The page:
I am currently studying for the RHCSA and my practice exams are asking me to configure the IP address, gateway ip address and nameserver ip.
What are the commands for achieving this and/or what are the manual ways of achieving this. Or is just best doing it with nmcli only?
Thank you for your help.
I'm new to studying myself, so I can just tell you what I've learned thus far. You can always just navigate to /etc/sysconfig/network-scripts/. This location will have the network interface profile file. Use VIM to edit the file to change the IP information. Then ESC, :wq to write changes. Now, I am not sure, but I think you might have to actually reboot the box for these changes to take effect. I could be wrong, someone please correct me if that is the case.
Also, you can use the nmcli as you mentioned. The documentation is located here - https://access.redhat.com/documentation/en-us/red_hat_enterprise_linux/7/html/networking_guide/sec-c...
Besides restarting the system, you can also stop/start the affected network configuration with "nmcli connection down 'TheConectionName' ; nmcli connection up 'TheConecctionName'" or alternatively restarting network-manager with systemctl restart NetworkManager . Hardly ever you need to restart a system to make network changes -- that'd be difficult to address in a production scenario.
RH's official docs (under access.redhat.com) aren't available during exams, and the OP is studying for RHCSA; so even though I do like that doc, it won't help come exam time (unless someone has a photographic memory :)
Some folks have replied rather obtusely about this (ex: "only docs shipped with product are available") -- I find it best to just be blunt about this, say "no online docs", and reference man pages if the OP is asking about an exam.
Also, I cannot remember all the VARS needed in the ./network-scripts/ dir ... so folks suggesting manually editing files, I ask: can folks really remember all those VARS?
There's actually a LOT of examples in the man pages:
Besides editing files directly and using nmcli, you can also use nmtui -- the text user interface that allows easier configuration. You need to know how to navigate the tool, anyhow.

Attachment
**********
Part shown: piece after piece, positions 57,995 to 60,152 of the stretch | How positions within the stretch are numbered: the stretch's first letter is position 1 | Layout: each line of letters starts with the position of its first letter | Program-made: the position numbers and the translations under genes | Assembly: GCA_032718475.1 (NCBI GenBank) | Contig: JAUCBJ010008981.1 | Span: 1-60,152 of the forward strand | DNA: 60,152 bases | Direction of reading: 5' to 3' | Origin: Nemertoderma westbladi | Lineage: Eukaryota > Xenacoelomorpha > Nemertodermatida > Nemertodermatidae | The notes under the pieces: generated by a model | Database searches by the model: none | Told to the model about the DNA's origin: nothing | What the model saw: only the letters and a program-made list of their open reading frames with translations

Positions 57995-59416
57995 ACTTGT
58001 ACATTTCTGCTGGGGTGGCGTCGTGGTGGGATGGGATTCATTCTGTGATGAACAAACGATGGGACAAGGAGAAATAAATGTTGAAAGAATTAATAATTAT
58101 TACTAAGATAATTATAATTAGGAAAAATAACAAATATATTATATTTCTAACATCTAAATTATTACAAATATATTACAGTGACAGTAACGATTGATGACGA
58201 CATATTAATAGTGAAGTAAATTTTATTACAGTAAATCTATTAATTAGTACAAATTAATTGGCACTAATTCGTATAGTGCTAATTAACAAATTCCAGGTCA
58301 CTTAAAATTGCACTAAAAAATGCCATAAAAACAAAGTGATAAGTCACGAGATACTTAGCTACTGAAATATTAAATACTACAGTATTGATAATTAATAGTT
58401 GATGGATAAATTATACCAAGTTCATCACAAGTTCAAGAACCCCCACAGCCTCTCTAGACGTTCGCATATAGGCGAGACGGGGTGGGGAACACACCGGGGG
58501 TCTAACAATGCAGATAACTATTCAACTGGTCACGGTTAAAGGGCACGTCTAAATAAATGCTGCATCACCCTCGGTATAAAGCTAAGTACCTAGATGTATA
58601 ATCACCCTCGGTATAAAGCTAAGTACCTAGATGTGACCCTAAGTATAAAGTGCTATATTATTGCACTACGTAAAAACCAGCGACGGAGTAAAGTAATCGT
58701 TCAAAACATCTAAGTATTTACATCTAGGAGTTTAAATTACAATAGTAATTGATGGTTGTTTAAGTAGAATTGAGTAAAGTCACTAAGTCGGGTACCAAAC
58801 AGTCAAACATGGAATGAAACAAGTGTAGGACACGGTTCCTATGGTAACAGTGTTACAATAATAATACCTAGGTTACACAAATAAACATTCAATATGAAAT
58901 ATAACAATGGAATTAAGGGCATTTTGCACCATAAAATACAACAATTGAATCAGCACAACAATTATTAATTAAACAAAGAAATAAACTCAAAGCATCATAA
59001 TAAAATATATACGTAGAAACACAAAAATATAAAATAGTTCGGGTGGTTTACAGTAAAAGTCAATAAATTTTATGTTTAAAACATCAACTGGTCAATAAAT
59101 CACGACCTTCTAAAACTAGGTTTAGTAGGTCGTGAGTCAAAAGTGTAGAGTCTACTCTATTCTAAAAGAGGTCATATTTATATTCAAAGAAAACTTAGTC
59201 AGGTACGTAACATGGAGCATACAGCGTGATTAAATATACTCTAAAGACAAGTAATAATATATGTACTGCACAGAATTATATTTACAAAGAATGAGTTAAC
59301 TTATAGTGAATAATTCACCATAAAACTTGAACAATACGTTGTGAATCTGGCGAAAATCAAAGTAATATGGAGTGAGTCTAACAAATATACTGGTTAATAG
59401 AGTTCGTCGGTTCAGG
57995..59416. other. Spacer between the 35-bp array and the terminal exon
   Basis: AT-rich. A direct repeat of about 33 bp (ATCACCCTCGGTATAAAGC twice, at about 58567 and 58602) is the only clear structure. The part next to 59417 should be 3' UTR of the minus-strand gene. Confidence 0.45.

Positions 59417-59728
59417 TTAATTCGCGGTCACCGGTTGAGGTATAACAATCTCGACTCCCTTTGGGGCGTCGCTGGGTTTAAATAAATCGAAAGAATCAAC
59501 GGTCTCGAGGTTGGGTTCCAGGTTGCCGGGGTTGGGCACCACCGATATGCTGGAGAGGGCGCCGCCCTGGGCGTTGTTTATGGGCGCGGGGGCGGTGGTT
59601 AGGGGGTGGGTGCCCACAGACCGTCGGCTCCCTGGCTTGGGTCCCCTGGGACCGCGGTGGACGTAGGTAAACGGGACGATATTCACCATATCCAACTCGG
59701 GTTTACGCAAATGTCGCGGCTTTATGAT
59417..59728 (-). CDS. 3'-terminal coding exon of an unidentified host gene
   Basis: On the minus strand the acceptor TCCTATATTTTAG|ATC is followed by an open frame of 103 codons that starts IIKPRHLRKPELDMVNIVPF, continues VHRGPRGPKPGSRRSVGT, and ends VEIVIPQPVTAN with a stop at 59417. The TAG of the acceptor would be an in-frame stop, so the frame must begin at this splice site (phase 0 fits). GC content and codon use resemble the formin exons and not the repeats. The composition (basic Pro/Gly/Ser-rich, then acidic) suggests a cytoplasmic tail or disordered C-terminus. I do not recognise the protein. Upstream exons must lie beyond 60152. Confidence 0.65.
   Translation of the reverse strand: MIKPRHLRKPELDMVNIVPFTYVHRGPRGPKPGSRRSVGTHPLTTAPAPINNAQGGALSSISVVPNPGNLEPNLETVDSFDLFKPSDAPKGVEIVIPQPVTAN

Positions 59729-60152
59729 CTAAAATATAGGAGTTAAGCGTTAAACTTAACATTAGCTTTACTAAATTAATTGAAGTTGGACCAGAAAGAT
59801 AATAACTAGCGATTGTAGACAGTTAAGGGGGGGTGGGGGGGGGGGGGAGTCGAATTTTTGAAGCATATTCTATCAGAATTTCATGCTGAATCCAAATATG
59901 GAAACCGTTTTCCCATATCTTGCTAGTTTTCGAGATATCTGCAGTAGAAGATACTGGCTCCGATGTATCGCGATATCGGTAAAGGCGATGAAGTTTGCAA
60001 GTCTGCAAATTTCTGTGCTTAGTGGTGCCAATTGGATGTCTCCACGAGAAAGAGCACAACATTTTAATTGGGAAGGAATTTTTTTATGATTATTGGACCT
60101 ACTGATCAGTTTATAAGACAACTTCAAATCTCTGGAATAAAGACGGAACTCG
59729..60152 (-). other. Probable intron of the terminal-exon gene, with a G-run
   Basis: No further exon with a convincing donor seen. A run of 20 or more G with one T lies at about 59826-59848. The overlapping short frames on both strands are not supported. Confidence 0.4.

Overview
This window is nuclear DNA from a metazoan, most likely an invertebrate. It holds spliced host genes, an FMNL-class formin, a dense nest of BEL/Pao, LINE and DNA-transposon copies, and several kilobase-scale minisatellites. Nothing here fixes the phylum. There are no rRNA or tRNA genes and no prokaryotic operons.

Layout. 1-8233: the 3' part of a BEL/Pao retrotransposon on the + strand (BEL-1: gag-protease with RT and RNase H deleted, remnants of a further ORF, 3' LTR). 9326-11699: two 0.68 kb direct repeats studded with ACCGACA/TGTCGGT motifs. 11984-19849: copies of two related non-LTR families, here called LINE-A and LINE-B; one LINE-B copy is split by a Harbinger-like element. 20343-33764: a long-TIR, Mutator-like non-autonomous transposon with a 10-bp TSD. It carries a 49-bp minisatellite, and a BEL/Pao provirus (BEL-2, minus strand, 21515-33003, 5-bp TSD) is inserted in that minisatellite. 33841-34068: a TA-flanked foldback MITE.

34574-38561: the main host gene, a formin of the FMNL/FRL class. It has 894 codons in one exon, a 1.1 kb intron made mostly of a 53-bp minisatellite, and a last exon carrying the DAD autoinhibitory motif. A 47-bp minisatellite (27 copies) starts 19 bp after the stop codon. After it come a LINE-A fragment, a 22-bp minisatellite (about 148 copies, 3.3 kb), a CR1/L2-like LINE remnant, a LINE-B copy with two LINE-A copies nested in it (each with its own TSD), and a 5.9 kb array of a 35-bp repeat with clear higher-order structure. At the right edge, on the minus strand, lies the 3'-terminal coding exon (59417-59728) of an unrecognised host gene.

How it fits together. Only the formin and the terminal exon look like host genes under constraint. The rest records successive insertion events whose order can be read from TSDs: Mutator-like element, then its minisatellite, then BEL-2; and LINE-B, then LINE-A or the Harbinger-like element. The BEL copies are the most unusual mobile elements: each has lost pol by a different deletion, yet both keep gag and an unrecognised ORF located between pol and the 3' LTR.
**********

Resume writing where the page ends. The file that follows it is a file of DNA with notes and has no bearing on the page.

At exam time I stick to manually editing the ifcfg-xxx config files. nmcli might be a useful tool for some, or even for the majority, but I find its syntax of building the final command string out of blocks of options unweildy during the exam. It's feedback when used for inspection of network setup is unnecessarily verbose, another turnoff. nmtui might be another useful tool to handle network setup during an exam, allegedly it is deprecated, but in lieu of graphical tools, and for the exam, it is good enough.
Edit ifcfg-xxx files and then nmcli dev dis enxxx nmcli con some_connection up and your settings take effect instantly. No need to reboot or reset NetworkManager.
Outside of the exam scope and when in a need to configure network, I prefer graphical tools, the Network part of the Settings menu (quickly accessed from the upper right corner by the Power button) offers plenty of what I need.
Based on my experience I would recommend to use nmtui
From the exam perspective you will provide jus one command and then choose proper options to set all the options required for network configuration as well as to easily change the hostname if required.
With nmtui you will be able to set the ip address, subnet mask, default gateway and DNS server in one tool which comparing to nmcli will be long command to modify the existing connection
nmcli connection modify CONNECTION_NAME ipv4.method manual ipv4.address A.B.C.D/MASK_IN_BIT_NOTATION ipv4.dns A.B.C.D
or to create new one
nmcli connection add type ethernet ifname INTERFACE_NAME ipv4.method manual ipv4.address A.B.C.D/MASK_IN_BIT_NOTATION ipv4.dns A.B.C.D connection.id CONNECTION_NAME
after this you will nedd to brint the connection up
nmcli connection up CONNECTION_NAME
and to verify the settings manually, moreover you can easily forget to add something where in nmtui you have all the options avaiable opn one screen.
I'll practice on nmtui.
I've never given these console UIs much love ... but you make a case for their value in a timed exam.